Resume or CV? The difference between a CV and a resume is well-known in academic circles. If you're the scholarly type aspiring to jobs in research or higher education, you will likely need a curriculum vitae, or CV. Otherwise, you'll get by just fine with a much shorter resume when you apply to jobs. Few employers have the time or inclination to read lengthy CVs. Application instructions generally specify whether you're expected to submit a resume or CV. The terms are used interchangeably outside the United States and Canada.
CV vs Resume
What is the difference between a CV and a resume? A resume and a CV share some similarities, which is why there's a bit of confusion. Both documents are vitally important because they highlight the qualifications that make you uniquely qualified for the roles and opportunities you're seeking. A CV is used if you're applying for college teaching jobs, research grants, graduate school or fellowships. The CV lists educational credentials at the top of the page after contact information, while the resume lists degrees after the work history section.
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A CV is often several pages long and goes into painstaking detail. The CV focuses on degrees, research studies and positions of increasing responsibility that reflect intellect. The CV emphasizes erudite knowledge, whereas a resume focuses on down-to-earth practical skills. A resume is typically a one- or two-page document briefly summarizing work history and achievements.
Components of a CV
Curriculum vitae means "course of life" in Latin. According to the Internship and Career Center at UC Davis, the name of the document is apropos because a CV spans your entire career starting in graduate school. The CV is considered a working document that is continually updated to include your latest research grant, courses taught, awards and recognitions, conference presentations, published text books and journal articles, for example. College instructors also submit a CV as part of the tenure review process or when requesting a sabbatical.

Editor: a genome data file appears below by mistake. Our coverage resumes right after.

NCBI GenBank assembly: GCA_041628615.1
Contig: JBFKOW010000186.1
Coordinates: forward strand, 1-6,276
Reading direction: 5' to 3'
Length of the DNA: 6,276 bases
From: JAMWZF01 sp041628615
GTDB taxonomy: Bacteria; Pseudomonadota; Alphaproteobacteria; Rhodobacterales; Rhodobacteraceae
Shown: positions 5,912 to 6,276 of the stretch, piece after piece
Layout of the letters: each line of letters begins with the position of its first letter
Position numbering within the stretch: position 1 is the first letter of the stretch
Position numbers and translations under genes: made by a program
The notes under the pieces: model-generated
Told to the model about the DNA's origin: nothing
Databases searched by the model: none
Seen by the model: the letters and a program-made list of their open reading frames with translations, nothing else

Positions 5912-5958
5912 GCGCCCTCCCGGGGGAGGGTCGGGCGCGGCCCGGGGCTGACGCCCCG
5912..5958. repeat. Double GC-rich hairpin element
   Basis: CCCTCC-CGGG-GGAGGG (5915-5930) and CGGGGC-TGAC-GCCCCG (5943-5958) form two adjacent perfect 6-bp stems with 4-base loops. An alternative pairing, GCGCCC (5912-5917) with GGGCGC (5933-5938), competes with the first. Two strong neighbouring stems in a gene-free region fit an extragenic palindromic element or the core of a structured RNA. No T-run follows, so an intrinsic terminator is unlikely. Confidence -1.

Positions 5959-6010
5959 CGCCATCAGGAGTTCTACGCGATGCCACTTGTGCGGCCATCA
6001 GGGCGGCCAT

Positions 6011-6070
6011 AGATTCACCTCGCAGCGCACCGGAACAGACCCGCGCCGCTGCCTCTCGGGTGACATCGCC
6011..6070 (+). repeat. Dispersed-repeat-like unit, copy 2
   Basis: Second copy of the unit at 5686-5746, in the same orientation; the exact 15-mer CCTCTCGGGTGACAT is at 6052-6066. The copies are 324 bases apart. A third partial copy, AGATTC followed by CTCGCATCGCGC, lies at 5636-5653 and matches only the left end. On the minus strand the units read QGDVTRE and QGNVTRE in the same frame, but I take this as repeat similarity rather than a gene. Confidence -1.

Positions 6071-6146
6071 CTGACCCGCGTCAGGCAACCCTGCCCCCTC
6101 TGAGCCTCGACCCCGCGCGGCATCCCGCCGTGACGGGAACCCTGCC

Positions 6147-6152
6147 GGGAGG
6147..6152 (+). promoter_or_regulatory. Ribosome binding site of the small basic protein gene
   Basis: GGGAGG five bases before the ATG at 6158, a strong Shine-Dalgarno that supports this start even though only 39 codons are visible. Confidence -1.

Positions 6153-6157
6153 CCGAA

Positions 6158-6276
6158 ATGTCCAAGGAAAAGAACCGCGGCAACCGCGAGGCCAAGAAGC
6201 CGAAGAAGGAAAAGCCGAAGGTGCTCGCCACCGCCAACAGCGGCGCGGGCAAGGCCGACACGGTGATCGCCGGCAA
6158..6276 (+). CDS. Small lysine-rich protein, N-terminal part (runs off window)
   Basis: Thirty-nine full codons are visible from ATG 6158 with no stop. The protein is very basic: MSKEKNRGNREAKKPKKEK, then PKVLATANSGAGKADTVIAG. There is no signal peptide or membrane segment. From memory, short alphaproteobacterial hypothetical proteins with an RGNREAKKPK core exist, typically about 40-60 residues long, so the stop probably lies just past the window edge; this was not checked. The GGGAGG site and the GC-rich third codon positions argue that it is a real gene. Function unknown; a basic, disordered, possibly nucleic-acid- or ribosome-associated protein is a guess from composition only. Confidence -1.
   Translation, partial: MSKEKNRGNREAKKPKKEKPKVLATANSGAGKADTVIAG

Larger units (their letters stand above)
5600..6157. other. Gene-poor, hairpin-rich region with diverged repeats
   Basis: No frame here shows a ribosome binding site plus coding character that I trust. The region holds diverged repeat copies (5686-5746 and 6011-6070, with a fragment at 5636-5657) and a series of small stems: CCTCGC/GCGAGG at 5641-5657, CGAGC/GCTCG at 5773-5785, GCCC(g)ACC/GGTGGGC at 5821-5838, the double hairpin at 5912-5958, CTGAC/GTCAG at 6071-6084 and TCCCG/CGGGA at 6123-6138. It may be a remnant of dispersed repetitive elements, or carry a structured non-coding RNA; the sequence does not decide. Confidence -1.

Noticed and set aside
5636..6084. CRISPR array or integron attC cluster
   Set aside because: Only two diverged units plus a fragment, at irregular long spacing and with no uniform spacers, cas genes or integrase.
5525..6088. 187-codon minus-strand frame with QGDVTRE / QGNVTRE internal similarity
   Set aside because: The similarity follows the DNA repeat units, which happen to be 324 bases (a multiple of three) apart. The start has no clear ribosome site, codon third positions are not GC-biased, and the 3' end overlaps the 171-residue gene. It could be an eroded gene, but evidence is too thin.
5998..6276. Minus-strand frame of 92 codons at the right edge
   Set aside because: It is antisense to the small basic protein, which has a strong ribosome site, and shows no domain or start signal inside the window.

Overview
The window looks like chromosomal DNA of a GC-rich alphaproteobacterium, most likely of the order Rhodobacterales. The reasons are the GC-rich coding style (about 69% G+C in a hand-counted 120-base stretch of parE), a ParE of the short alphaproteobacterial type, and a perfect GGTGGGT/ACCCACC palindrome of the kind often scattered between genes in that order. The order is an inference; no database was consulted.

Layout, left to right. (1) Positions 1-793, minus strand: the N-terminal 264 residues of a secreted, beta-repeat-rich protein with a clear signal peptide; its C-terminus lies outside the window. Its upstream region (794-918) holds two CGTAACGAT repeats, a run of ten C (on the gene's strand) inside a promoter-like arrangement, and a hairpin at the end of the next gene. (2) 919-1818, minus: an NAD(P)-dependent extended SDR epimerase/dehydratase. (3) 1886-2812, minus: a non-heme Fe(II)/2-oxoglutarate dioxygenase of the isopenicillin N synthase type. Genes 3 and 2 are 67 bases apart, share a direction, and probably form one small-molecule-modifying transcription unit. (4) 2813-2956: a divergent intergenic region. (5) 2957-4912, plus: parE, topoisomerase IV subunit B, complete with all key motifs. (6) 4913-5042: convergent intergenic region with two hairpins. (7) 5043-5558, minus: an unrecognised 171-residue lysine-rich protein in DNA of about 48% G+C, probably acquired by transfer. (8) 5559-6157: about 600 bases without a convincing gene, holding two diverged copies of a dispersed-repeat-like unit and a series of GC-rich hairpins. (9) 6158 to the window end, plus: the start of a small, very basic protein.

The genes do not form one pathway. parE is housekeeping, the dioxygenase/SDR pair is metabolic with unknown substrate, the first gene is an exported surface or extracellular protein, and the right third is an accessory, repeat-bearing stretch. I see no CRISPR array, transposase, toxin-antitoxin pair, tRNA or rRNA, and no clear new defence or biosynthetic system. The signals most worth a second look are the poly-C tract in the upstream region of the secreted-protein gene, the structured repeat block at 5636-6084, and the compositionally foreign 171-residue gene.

Components of a Resume
Your resume serves as a marketing tool that summarizes your marketable skills. The brevity of the document is intended to draw attention to the most important information. Recruiters seek highly qualified candidates who can perform the essential functions of the advertised job. A strong resume includes examples of what you achieved in your previous positions, such as surpassing previous sales records.
Princeton University further explains that a resume emphasizes work performance over credentials. Many employers, such as the federal government, will accept work or military experience in lieu of a degree. However, the kind of jobs that requires a CV typically have inflexible educational requirements. For example, college professionals typically have a Ph.D. or other terminal degree in their field.
Writing a CV vs Resume
Understanding what is the difference between a CV and a resume is important in writing and updating the documents. A CV is a chronological log that doesn't change; it just gets longer as you add more accolades and teaching experiences. A resume is designed to be highly customizable, which allows you to tailor your resume toward a particular position at a company.
A cover letter attached to a resume offers specific reasons why you're ideally qualified for the job. Skills not relevant to the job you're seeking are often omitted. For example, a transcriptionist would focus on speed and accuracy rather than customer service experience.
Use readable fonts such as Arial or Times New Roman when writing either a resume or CV. Jobscan recommends saving the file as a .docx for compatibility with Applicant Tracking Systems, or ATS. Virtually all Fortune 500 companies use ATS to narrow down applicant pools to a manageable size. ATS software automatically weeds out applicants if certain keywords mentioned in the job posting are missing from the resume or CV.